George W. Bush photo

Remarks on the Bipartisan Congressional Tax Relief Agreement and an Exchange With Reporters

May 01, 2001

The President. Good afternoon. This is a great day for the American people and the American taxpayer. Working together, Republicans and Democrats in the House and the Senate have agreed on a proposal that will provide $1.35 trillion in tax relief over the next 11 years. One hundred billion will be distributed right away, this year and next, to help stimulate our economy and put money in people's pockets quickly. The rest of tax relief will be provided over the next decade.

I congratulate the Members of the Senate and the House, Republicans and Democrats, who have worked so hard to achieve this bipartisan agreement. You all deserve great credit for agreeing to provide the American people with meaningful, significant, sweeping tax relief, the most tax relief in a generation.

Today Republicans and Democrats have agreed to help Americans send their children to college, pay off their mortgages a little faster, or cope with rising energy costs. In short, once we've funded our Nation's priorities, we've agreed to let the American people spend their own money on their own priorities.

Today's agreement has a larger message, as well. By finding common ground on an issue that divided the two parties throughout last year's campaign, Republicans and Democrats have today proven we can work together to do what is right for the American people. Achieving the agreement on significant tax relief can help pave the way for consensus on other vital issues, including reforming our public schools, strengthening Social Security and Medicare, and transforming our national defense.

When I spoke to a joint session of Congress just a few months ago to outline my budget and tax relief proposals, I said that in the end we'll be judged not only by what we say but by what we're able to accomplish. We have more work to do to complete the full budget. But today we have accomplished significant tax relief and shown we can work together in a constructive way to get things done for the people of this country.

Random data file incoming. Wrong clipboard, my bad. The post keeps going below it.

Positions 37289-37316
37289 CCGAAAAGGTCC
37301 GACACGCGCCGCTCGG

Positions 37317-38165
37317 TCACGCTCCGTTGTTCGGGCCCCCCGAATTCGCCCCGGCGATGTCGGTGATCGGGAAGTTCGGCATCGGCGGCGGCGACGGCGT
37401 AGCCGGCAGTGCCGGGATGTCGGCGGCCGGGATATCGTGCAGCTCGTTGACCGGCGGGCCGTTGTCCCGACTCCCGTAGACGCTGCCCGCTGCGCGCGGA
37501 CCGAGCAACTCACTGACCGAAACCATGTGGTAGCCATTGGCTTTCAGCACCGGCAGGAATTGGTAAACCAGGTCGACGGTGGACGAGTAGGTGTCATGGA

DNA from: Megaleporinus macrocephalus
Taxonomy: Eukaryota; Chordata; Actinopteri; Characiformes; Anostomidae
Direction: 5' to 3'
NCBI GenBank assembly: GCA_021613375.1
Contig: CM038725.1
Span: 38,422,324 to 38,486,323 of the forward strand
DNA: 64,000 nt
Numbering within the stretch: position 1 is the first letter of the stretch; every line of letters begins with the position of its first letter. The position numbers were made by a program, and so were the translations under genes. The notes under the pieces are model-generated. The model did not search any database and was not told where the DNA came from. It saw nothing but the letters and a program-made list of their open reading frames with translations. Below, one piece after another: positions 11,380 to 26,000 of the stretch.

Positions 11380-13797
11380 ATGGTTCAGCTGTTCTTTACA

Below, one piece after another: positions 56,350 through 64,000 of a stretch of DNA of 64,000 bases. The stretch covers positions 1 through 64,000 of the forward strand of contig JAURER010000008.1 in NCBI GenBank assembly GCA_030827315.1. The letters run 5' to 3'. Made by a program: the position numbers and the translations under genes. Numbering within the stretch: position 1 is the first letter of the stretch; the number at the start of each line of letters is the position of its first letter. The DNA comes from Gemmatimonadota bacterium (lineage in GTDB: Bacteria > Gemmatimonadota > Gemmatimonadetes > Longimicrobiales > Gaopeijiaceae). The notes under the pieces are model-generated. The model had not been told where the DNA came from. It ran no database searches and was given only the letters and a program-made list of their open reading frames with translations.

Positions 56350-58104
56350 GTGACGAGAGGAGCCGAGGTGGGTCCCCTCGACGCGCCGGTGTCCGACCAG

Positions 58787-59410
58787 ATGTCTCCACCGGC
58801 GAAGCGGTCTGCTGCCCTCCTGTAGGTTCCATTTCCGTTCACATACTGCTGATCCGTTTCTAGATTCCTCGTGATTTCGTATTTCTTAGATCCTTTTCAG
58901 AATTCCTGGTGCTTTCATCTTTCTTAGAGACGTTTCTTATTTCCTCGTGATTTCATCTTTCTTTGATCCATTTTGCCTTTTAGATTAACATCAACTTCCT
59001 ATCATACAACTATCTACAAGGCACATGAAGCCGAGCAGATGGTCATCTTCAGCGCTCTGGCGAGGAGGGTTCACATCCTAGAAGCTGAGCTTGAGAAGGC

Thank you.

Federal Budget

Q. Mr. President, are you going to be able to keep spending in check in order to be able to fund your tax cuts?

The President. Well, I'm absolutely convinced we'll be able to fund the tax cuts.

Q. Are you going to be able to keep spending——

The President. I've worked with Members of the House and the Senate to have a discretionary spending at a reasonable level. I hope—we're making progress. There's a lot of discussions going on. I suspect I'm going to have to remain diligent over the next year to keep the spenders in check. That's a good job for the Chief Executive Officer.

Conversation With President Vladimir Putin of Russia

Q. Mr. President, how did your conversation with President Putin go?

The President. Terry [Terry Moran, ABC News], it was good. We had a very constructive conversation. I called him early this morning to let him know that I'd be giving the speech that I just gave. I wanted to assure him that my plans were in the best interests of our two countries, that we are going to consult with the Russians, as well as our other friends and allies.

But I also made it clear to him that it's important to think beyond the old days of when we had the concept that if we blew each other up, the world would be safe. I told him the cold war is over and that Russia was not our enemy, and I'd help try to define the threats as realistically as I could and that we needed to have defenses to meet those threats. I also told him that we would work to reduce our own nuclear arsenals and would do so in time.